“Cooking is like love. It should be entered into with abandon or not at all.” ~ Julia Child
He was ten years older, a worldly intellect, artist, poet, photographer and connoisseur of fine wine and cuisine who spoke fluent French. He thought she was “wildly emotional” and “unfocused,” and, “brave about being an old maid.”
She was a 30-something-year-old late bloomer, six foot two (or three or four) to his five foot ten, who preferred sports and socializing to academics, a self-professed “hungry hayseed” far more comfortable wielding golf clubs and tennis racquets than knives or whisks. She was disappointed in his “light hair which is not on top, an unbecoming blond mustache and a long unbecoming nose.”
After they met working for the OSS, food brought them closer — curry luncheons forging a friendship in Ceylon, Chinese meals fanning the flames in Kunming, a French luncheon of sole meunière in Rouen sparking a lifelong passion that would ultimately instigate a food revolution in America.
Just goes to show what a good man and the right meal can do.
Paul not only introduced Julia to the joys and wonders of fine cuisine, he staunchly supported her every step of the way — from her enrollment at Le Cordon Bleu, through the roller coaster decade of writing Mastering the Art of French Cooking, to her illustrious television career. This brand of singular devotion was all the more admirable in a time of burgeoning feminism, when many resented the challenge to prevailing middle class values. Paul clearly enjoyed his wife’s success, happy to remain in the background while she basked in the spotlight.
Julia herself once told eminent food writer Ruth Reichl, “He’s responsible for everything I did,” and in a 2001 Smithsonian video said, “If we could just have the kitchen and the bedroom, that would be all we need.” Is that a love story for the ages or what? He was the moon to her sun, the perfect yin to her yang.
When it came to poetry, Julia was Paul’s favorite subject. He often wrote sonnets for her birthday, reveling in a dash of playful poetic teasing and double entendre.
Here’s one he wrote in 1961, the year Mastering the Art of French Cooking (Volume One) was first published by Knopf. If you click through to read the rest, you’ll find another sonnet from 1945, written the year before they were married.
by Paul Child
O Julia, Julia, Cook and nifty wench,
Whose unsurpassed quenelles and hot soufflés,
Whose English, Norse and German, and whose French,
Are all beyond my piteous powers to praise —
Whose sweetly-rounded bottom and whose legs,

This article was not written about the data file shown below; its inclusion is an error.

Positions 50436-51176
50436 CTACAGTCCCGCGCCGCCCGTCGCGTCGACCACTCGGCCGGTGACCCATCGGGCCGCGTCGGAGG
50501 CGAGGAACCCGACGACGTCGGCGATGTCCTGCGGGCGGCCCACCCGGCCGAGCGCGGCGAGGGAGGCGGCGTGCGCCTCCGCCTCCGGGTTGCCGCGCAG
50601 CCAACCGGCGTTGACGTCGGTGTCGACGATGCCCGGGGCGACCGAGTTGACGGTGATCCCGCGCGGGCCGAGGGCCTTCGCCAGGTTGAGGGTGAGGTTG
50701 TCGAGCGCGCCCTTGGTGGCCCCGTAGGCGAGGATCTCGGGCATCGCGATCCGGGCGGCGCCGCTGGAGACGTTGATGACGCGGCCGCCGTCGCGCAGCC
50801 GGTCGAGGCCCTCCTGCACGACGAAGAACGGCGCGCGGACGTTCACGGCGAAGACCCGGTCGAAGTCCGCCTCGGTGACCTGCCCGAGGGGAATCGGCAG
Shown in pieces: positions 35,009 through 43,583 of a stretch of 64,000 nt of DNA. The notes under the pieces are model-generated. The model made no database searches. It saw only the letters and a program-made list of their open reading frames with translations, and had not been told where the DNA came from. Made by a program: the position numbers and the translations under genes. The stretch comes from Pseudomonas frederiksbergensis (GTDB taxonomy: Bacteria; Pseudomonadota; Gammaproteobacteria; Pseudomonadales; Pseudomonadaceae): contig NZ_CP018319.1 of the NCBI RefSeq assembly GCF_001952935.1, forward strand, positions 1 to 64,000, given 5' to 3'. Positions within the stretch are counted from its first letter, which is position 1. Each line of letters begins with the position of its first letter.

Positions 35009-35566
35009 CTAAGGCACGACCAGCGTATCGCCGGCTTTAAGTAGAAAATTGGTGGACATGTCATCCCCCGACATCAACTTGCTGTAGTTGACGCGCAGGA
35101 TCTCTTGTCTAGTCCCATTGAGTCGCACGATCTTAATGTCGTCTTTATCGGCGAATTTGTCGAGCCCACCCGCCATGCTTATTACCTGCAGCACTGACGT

Whose gracious face, whose nature temperate,
Are only equalled by her scrambled eggs:
Accept from me, your ever-loving mate,
This acclamation shaped in fourteen lines
Whose inner truth belies its outer sight;
These lines of adoration from a man who married Julia “in spite of her cooking,” who endured a messy meal of calves’ brains simmered in red wine, who was not deterred in the least by stories of a pancake disaster or an exploding duck that set the oven on fire. Julia learned to cook to please Paul. In the end, she won his heart as well as ours.
True love magically transforms the right ingredients into mouthwatering dishes, an unlikely friendship into a passionate love affair and enduring partnership capable of changing the way an entire nation eats, cooks and thinks about food. When Julia received an honorary doctorate from Harvard in 1993, the citation read, “A Harvard friend and neighbor who has filled the air with common sense and uncommon scents. Long may her soufflés rise.”
Merci beaucoup, Julia and Paul. Toujours Bon Appétit!
The lovely and talented Mary Lee is hosting today’s Roundup at A Year of Reading. Why not take a chocolate soufflé or soupe à l’oignon to her impromptu picnic? Enjoy your weekend!
“We had a happy marriage because we were together all the time. We were friends as well as husband and wife. We just had a good time.”~ Julia Child
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♥ GIVEAWAY REMINDERS ♥
Still time to enter any or all three Julia Giveaways:
- Alphabet Soup 5th Birthday Giveaway (Dearie by Bob Spitz and a miniature foodie necklace by Catrina’s Toybox). Deadline: Saturday, August 18, 2012
- Minette’s Feast Giveaway, Deadline: August 19, 2012
- Bon Appétit! Giveaway, Deadline: August 21, 2012.
Thanks for joining us during Julia’s 100th Birthday Week Celebration! Have a delicious, decidedly French weekend :).
**Special thanks to the Schlesinger Library, Radcliffe Institute for Advanced Study, Harvard University and The Julia Child Foundation for Gastronomy and the Culinary Arts for permission to post archival photos.
Copyright © 2012 Jama Rattigan of Jama’s Alphabet Soup. All rights reserved.